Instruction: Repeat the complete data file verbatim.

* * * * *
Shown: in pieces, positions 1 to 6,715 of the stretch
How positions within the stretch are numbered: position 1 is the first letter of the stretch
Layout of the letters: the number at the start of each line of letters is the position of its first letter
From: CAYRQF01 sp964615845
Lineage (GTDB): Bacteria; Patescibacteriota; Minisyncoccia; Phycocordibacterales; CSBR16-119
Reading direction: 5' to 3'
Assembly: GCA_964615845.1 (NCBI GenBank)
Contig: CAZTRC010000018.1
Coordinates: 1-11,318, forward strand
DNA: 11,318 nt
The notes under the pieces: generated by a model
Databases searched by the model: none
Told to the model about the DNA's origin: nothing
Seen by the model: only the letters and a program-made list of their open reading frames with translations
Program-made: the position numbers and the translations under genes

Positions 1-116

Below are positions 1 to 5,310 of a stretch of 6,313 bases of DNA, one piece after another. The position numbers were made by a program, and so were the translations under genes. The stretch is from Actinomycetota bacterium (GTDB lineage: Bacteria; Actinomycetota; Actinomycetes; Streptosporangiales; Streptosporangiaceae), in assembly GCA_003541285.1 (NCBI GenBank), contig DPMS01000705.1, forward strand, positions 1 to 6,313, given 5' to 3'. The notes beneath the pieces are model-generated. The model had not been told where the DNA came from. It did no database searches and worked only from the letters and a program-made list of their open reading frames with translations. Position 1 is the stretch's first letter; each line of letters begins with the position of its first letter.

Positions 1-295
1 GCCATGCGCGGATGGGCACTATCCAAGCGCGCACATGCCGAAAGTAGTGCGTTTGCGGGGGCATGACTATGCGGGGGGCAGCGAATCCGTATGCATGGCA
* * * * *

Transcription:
Shown: in pieces, positions 1 to 6,715 of the stretch
How positions within the stretch are numbered: position 1 is the first letter of the stretch
Layout of the letters: the number at the start of each line of letters is the position of its first letter
From: CAYRQF01 sp964615845
Lineage (GTDB): Bacteria; Patescibacteriota; Minisyncoccia; Phycocordibacterales; CSBR16-119
Reading direction: 5' to 3'
Assembly: GCA_964615845.1 (NCBI GenBank)
Contig: CAZTRC010000018.1
Coordinates: 1-11,318, forward strand
DNA: 11,318 nt
The notes under the pieces: generated by a model
Databases searched by the model: none
Told to the model about the DNA's origin: nothing
Seen by the model: only the letters and a program-made list of their open reading frames with translations
Program-made: the position numbers and the translations under genes

Positions 1-116

Below are positions 1 to 5,310 of a stretch of 6,313 bases of DNA, one piece after another. The position numbers were made by a program, and so were the translations under genes. The stretch is from Actinomycetota bacterium (GTDB lineage: Bacteria; Actinomycetota; Actinomycetes; Streptosporangiales; Streptosporangiaceae), in assembly GCA_003541285.1 (NCBI GenBank), contig DPMS01000705.1, forward strand, positions 1 to 6,313, given 5' to 3'. The notes beneath the pieces are model-generated. The model had not been told where the DNA came from. It did no database searches and worked only from the letters and a program-made list of their open reading frames with translations. Position 1 is the stretch's first letter; each line of letters begins with the position of its first letter.

Positions 1-295
1 GCCATGCGCGGATGGGCACTATCCAAGCGCGCACATGCCGAAAGTAGTGCGTTTGCGGGGGCATGACTATGCGGGGGGCAGCGAATCCGTATGCATGGCA